Savage’s wines make their point
Viticulturist’s five-star products are just waiting to be uncorked
have wreaked havoc to the highest and youngest semillon and sauvignon vines, a disadvantage which Savage accepts as the downside of the experiment.
Near the mountain peak he has planted a few sauvignon vines without surveying or soil preparation, to see how they cope. On another steep slope semillon is planted to a high density sans wires or canopy “in the traditional style of the Rhone and Moselle”.
The glorious views across the south Atlantic from this lofty perch are complemented by fynbos fringing the vineyards on one side, while on the hills to the north an area has been ear marked for a property development.
Back at street level the tasting room offered warmth and comfort, couches and armchairs grouped around long tables. Here winemaker Savage offers hands-on presentation of his five-star products.
Visitors could start with the 2009 Stonehaven sauvignon (R77), a fresh and well-balanced meld of fruit and verdancy and follow with the 2008 Cape Point sauvignon (R117) which is intense yet austere, and has been well-described as “incorporating sea, sand and sky into a real sense of place”.
The 09 vintage will be bottled soon, increasing the choice of quality whites that will develop in bottle over the next few years.
Cape Point’s 07 semillon, (R115) makes a superb companion to a wide range of summer food, while the flagship Isliedh 07 (pronounced Ilser and costing R170), is an impressive sauvignon blanc blended with 22 percent semillon. Both intense and complex, it will enhance fine fare that is fresh and vibrant: Vietnamese squid with sour green mango salad came to mind as a possible match made in gastronomic heaven.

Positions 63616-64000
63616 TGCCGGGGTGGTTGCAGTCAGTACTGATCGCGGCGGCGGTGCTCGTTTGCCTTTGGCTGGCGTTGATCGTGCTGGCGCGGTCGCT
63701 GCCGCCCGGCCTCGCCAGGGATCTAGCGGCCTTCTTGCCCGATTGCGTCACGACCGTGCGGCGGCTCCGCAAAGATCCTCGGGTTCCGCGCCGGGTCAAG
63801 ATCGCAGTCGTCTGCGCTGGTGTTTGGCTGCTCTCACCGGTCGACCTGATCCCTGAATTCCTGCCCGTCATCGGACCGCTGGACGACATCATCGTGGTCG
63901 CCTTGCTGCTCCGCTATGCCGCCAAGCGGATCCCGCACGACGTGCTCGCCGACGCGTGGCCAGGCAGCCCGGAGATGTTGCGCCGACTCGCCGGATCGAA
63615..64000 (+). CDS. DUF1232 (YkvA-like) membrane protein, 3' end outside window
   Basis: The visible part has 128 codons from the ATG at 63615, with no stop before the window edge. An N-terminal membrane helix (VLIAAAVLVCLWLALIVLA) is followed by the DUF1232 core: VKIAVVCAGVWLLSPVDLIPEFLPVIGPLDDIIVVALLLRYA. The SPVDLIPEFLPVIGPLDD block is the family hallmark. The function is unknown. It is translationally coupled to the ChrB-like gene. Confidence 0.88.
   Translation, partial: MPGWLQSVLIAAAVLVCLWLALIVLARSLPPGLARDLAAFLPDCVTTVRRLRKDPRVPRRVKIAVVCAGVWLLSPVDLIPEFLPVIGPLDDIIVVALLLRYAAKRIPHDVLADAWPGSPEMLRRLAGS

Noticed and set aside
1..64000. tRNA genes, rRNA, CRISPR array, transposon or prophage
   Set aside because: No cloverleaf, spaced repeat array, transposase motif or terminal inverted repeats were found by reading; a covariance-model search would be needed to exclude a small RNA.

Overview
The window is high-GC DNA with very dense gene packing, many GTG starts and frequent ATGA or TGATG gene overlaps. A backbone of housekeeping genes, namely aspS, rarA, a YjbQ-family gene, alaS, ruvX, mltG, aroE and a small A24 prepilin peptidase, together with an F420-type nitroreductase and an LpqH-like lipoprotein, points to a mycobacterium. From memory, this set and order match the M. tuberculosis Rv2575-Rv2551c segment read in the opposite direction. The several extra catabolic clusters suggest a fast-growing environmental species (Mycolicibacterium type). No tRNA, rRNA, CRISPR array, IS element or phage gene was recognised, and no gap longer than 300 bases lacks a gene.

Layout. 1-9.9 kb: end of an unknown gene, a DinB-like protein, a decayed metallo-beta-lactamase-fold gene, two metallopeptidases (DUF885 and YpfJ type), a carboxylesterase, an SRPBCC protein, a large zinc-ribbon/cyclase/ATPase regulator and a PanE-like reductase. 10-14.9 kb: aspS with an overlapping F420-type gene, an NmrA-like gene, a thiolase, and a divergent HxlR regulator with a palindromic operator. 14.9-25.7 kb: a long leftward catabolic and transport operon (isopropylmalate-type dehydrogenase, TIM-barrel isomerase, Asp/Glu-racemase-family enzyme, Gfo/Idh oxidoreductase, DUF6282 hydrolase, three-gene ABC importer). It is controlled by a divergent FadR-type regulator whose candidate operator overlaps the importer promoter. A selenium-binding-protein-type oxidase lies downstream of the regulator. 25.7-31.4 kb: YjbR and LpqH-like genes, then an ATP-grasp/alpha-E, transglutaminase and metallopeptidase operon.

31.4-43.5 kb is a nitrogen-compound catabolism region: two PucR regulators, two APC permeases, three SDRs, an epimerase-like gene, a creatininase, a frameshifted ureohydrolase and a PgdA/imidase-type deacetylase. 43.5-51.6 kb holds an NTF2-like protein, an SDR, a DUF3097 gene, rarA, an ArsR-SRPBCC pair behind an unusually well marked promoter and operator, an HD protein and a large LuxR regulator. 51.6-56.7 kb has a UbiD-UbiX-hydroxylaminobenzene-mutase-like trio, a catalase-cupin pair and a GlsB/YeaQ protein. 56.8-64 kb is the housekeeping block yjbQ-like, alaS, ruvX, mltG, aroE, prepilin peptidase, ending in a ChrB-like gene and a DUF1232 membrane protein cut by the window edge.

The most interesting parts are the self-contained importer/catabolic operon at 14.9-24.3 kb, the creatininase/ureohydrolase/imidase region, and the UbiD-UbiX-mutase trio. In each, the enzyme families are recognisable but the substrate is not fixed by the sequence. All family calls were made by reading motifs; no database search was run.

Savage also produces an enjoyable barrel-fermented chardonnay and Scarborough Red, an uncomplicated blend of cab and shiraz priced at R48. Tastings (from R15 for three wines) can be accompanied by a cheese platter and enjoyed seven days a week.
A few kilometres further south, the historic and delightfully ramshackle Imhoff farm in Kommetjie is home to a host of family-friendly ventures run by Rael Abromowitz and Graham Isaacson: these include the Higgledy Piggedly farmyard, a free-range farm shop, the Blue Water café, a plant nursery and – opening today – the tiny but well-appointed Old Cape Wine Shop stocked with an interesting and diverse choice.
A quick peek at the (then) incomplete catalogue revealed keen prices, such as R33 for Buitenverwachting’s perennial pleaser Buiten Blanc to R66.50 for Springfield’s beautiful Wild Yeast chardonnay.